Advertisements are so widespread, so common, that many of us don’t even notice them, much less understand the effects that they have on our psyches.  But somewhere we’re left feeling like we can’t be happy until we acquire a few of those products.  When we can’t afford the things being sold yet we desire them deeply nonetheless, we can quickly feel resentful, bitter, depressed, broken.  Yet we continue to watch those flashy commercials.  We might run out and buy that bar of soap, that razor, that shave cream and that brand of vodka, but the novelty eventually wears off–we discover that those products won’t somehow teleport us to an amazing dance club VIP lounge with babes fawning all over us–and we look to the next thing to purchase, believing that this time, we might be happy.

And we know the effects that our mass consumerism is having on the environment:  the pollution caused by the factories needed to manufacture the products we buy, the consumption of fossil fuels used to transport the products all over the globe.  We know that the planet simply cannot sustain this way of living for much longer.  Yet many of us continue to buy, unconsciously believing that our purchases will somehow save us from our deep-seated feelings of inadequacy.  Isn’t that just sad?

Wouldn’t it be nice if we could just be content where we are, today, with what we have?  I’m not talking about apathy.  I’m not suggesting that you give up on your projects and aspirations.  But I am suggesting that you take a good look at what it is you think you want, what it is the mind tells you you need today to finally be happy, and then choose your acquisitions mindfully, based on clear awareness of why each acquisition is made.  You might discover that you really don’t need many of the things you thought you needed, many of the things you thought you wanted.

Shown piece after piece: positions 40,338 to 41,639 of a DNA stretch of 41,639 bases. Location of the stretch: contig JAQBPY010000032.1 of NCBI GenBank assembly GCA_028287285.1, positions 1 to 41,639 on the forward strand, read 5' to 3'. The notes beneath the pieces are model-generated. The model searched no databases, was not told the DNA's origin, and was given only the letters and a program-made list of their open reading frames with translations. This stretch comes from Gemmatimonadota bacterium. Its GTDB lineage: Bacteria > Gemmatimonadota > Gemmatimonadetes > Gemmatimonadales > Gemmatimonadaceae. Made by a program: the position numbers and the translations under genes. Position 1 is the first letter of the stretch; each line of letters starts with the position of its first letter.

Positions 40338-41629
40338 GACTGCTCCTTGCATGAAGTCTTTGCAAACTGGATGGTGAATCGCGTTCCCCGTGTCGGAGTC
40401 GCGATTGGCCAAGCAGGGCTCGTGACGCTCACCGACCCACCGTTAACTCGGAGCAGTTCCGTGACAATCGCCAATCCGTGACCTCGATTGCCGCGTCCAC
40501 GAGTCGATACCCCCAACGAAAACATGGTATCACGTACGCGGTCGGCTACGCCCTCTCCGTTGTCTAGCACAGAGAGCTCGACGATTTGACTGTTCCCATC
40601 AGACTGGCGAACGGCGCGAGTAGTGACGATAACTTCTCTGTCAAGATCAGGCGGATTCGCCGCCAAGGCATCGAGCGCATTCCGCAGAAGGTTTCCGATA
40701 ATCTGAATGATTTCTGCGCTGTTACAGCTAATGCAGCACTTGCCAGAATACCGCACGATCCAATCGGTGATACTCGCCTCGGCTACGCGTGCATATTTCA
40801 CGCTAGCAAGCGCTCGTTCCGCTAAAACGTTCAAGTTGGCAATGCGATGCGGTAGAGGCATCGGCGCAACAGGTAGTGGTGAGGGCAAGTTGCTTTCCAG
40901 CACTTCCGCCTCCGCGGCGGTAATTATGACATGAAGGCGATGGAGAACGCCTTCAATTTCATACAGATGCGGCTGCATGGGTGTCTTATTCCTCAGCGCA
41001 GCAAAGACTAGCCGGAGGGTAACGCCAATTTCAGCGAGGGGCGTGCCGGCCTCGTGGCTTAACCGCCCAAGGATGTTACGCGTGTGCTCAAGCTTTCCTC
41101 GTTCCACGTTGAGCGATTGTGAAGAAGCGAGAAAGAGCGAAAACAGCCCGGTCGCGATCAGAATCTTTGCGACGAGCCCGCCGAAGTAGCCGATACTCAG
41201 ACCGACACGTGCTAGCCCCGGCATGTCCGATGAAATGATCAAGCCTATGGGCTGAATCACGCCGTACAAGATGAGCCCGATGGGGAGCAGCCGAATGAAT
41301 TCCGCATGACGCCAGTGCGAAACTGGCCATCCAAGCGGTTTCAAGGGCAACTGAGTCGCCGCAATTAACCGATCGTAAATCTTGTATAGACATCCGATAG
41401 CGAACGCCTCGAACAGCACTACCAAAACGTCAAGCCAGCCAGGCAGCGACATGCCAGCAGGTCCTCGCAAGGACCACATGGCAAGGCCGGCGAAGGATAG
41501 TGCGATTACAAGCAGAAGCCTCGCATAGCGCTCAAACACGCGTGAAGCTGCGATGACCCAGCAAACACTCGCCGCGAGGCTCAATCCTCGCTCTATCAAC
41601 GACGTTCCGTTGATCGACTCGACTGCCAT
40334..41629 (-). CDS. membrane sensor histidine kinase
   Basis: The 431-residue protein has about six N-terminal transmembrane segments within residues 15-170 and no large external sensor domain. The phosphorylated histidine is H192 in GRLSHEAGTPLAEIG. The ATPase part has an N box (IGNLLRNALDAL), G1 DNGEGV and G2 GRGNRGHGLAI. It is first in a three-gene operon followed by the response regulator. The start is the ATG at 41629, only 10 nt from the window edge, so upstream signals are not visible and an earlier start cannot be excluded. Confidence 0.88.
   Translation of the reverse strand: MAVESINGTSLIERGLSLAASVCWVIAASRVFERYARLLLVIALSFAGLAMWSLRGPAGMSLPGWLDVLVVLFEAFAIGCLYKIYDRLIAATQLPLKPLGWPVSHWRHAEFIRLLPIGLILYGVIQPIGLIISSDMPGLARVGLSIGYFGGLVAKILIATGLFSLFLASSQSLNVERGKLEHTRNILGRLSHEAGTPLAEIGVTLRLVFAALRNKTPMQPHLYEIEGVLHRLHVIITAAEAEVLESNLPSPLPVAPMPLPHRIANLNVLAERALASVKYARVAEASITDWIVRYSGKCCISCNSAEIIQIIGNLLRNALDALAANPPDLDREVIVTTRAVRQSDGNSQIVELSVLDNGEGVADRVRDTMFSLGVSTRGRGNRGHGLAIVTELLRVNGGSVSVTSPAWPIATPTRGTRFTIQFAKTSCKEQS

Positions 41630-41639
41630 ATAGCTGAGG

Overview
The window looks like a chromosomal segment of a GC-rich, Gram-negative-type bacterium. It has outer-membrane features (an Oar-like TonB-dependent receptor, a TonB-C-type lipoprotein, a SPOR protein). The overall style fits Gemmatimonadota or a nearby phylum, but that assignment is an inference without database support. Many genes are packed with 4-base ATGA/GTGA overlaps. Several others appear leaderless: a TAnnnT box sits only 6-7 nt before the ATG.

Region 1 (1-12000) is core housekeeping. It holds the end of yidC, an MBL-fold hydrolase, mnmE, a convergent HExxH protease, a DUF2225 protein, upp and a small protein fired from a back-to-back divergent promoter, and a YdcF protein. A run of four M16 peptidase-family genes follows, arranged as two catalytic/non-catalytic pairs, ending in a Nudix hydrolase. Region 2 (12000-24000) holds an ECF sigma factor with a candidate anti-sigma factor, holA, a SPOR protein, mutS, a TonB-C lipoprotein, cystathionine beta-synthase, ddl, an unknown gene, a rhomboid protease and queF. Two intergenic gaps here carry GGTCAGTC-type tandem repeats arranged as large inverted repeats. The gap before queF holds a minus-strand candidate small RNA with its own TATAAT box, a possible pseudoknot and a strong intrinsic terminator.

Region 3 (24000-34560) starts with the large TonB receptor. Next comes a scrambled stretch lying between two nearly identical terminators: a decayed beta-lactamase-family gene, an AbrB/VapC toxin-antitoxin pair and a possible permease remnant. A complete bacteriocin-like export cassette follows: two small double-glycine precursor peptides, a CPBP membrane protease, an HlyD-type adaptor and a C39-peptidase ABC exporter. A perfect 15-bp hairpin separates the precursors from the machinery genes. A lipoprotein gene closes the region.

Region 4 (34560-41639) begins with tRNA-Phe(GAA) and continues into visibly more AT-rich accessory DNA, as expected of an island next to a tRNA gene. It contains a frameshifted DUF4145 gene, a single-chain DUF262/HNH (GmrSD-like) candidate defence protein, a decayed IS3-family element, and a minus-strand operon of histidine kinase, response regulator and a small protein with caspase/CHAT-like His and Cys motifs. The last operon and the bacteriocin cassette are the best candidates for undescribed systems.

How can we counter the drive to possess more?  How can we awaken the feeling of having enough inside of ourselves, our lives, our world?  We can cultivate contentment.  Contentment brings the freedom to immerse oneself in the totality of this moment.  Contentment opens up our hearts and minds to what is truly important.

And how do we cultivate contentment?  It is the natural result of simplifying daily life, and enjoying what it is we have.  From this place of enjoyment, of appreciation, an unshakeable feeling of wholeness emerges from deep within. There comes the realization that the things we buy can enhance our experiences, but they never have the power to complete us–we are already complete.  We might forget about our inherent wholeness from time to time, but it is always there, nonetheless.  From the contentment we have cultivated, we can reclaim the attention we were sending toward amassing more possessions, and have the clarity to see what it is we have in the here and now.

Sunsets are free.  Breathing is free.  A hug is free.  A smile is free.  Birdsong, sunshine, wind, rain, wildflowers, heartbeats–all free.  What would happen if we noticed who we are, what we already have, and decide to let it all be enough?

I choose today to look around me and appreciate what I have.  I choose today to simplify, so that I can pierce through the illusion of need and see what is truly necessary.  I choose to be conscious of the advertisements that I allow into my mental space, and to develop the discernment required to distinguish between idle fancy and authentic need.

I choose today to let my life be enough as it is.